fluticasone nasal spray, Flonase
Omudhome Ogbru, PharmD
Omudhome Ogbru, PharmD
Dr. Ogbru received his Doctorate in Pharmacy from the University of the Pacific School of Pharmacy in 1995. He completed a Pharmacy Practice Residency at the University of Arizona/University Medical Center in 1996. He was a Professor of Pharmacy Practice and a Regional Clerkship Coordinator for the University of the Pacific School of Pharmacy from 1996-99.
Medical and Pharmacy Editor:
GENERIC NAME: Fluticasone propionate, nasal spray
BRAND NAME: Flonase
DRUG CLASS AND MECHANISM: Fluticasone is a man-made corticosteroid. The exact mechanism of action of fluticasone is not known; however, it stimulates glucocorticoid receptors in humans that produces a potent anti-inflammatory response. Fluticasone also works on multiple cells and mediators that are responsible for the inflammatory symptoms of allergic rhinitis (sneezing, runny nose, etc). The FDA approved fluticasone in October 1994.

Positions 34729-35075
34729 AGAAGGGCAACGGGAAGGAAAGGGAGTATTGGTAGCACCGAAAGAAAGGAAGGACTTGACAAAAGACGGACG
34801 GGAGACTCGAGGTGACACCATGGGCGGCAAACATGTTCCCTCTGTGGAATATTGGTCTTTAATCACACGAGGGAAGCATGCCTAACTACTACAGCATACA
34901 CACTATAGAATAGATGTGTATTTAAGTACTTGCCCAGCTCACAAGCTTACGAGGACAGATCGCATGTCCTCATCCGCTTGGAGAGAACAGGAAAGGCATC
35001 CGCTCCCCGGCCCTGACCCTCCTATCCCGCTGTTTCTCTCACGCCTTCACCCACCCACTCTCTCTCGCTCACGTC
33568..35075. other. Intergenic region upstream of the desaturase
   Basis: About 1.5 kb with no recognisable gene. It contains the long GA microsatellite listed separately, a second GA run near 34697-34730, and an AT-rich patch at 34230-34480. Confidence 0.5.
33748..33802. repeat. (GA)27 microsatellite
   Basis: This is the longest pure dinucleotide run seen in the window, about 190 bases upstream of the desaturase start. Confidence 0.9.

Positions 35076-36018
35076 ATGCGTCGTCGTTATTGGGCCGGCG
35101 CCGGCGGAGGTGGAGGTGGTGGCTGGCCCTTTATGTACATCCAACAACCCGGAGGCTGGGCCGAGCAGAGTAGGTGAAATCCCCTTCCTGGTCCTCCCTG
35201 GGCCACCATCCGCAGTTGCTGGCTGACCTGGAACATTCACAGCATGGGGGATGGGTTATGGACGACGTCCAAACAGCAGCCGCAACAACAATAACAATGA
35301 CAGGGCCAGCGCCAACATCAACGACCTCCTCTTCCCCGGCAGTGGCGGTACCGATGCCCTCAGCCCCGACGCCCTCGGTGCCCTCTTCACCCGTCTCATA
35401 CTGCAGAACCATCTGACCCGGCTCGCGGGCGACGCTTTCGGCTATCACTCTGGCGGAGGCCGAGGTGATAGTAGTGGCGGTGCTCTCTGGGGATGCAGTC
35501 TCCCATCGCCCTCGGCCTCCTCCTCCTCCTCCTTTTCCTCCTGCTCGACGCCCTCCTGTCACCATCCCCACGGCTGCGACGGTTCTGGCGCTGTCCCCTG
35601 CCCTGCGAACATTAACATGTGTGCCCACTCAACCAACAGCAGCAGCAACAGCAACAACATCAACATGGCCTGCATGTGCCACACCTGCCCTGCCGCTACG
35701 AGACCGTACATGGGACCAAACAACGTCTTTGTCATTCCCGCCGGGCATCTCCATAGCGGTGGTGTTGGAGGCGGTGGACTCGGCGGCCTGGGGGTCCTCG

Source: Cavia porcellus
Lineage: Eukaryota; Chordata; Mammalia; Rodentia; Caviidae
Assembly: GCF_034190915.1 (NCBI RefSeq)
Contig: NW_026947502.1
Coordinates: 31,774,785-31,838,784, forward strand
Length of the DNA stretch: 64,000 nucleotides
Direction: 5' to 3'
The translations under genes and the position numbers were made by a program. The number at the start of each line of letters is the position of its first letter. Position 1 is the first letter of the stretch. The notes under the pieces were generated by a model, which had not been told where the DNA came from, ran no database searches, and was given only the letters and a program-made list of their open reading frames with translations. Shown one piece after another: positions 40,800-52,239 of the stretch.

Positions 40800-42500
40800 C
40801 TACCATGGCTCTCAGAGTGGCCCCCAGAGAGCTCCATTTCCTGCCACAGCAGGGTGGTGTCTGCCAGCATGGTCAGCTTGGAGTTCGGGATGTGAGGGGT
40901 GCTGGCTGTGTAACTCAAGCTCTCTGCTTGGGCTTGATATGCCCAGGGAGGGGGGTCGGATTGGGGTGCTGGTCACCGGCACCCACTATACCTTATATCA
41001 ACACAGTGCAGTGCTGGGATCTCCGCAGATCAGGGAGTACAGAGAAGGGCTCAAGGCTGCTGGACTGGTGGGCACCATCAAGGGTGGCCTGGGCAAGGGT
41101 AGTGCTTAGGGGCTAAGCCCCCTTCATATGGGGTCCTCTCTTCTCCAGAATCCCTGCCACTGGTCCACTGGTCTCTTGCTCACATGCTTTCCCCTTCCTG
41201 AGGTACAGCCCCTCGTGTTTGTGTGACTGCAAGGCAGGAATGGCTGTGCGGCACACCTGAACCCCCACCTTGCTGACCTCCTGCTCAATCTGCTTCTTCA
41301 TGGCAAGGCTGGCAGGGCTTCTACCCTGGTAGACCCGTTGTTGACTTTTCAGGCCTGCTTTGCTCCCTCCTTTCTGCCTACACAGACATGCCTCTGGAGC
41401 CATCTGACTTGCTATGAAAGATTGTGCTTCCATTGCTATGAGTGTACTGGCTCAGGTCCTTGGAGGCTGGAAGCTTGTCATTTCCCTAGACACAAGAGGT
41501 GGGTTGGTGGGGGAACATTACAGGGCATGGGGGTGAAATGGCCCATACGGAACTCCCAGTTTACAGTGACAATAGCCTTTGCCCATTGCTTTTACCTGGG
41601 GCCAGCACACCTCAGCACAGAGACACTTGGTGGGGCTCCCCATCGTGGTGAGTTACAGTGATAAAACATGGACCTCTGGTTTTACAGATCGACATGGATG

GENERIC AVAILABLE: Yes
PREPARATIONS: Fluticasone propionate nasal spray is available as a 16 gm bottle, providing a total of 120 sprays. Each spray contains 50 mcg of fluticasone propionate.
STORAGE: Fluticasone propionate should be store between 4 C and 30 C (39 F and 86 F).
Safe and effective use of fluticasone has not been established for children under the age of 4.
DRUG INTERACTIONS: Ritonavir (Norvir) and ketoconazole (Nizoral, Extina, Xolegel, Kuric) increase fluticasone levels in the body by delaying its metabolism (elimination). It is not clear how important this effect is.
PREGNANCY: There are no adequate studies of fluticasone to determine its safety and effectiveness in pregnant women.
NURSING MOTHERS: It is not known whether fluticasone enters breast milk; therefore, it is best to be cautious before using it in nursing mothers.
SIDE EFFECTS: Side effects of fluticasone include headache, sore throat, nosebleeds, nasal burning or nasal irritation, nausea, vomiting, asthma symptoms or cough. Some children may experience growth suppression from use of inhaled steroids.
Medically Reviewed by a Doctor on 4/16/2014
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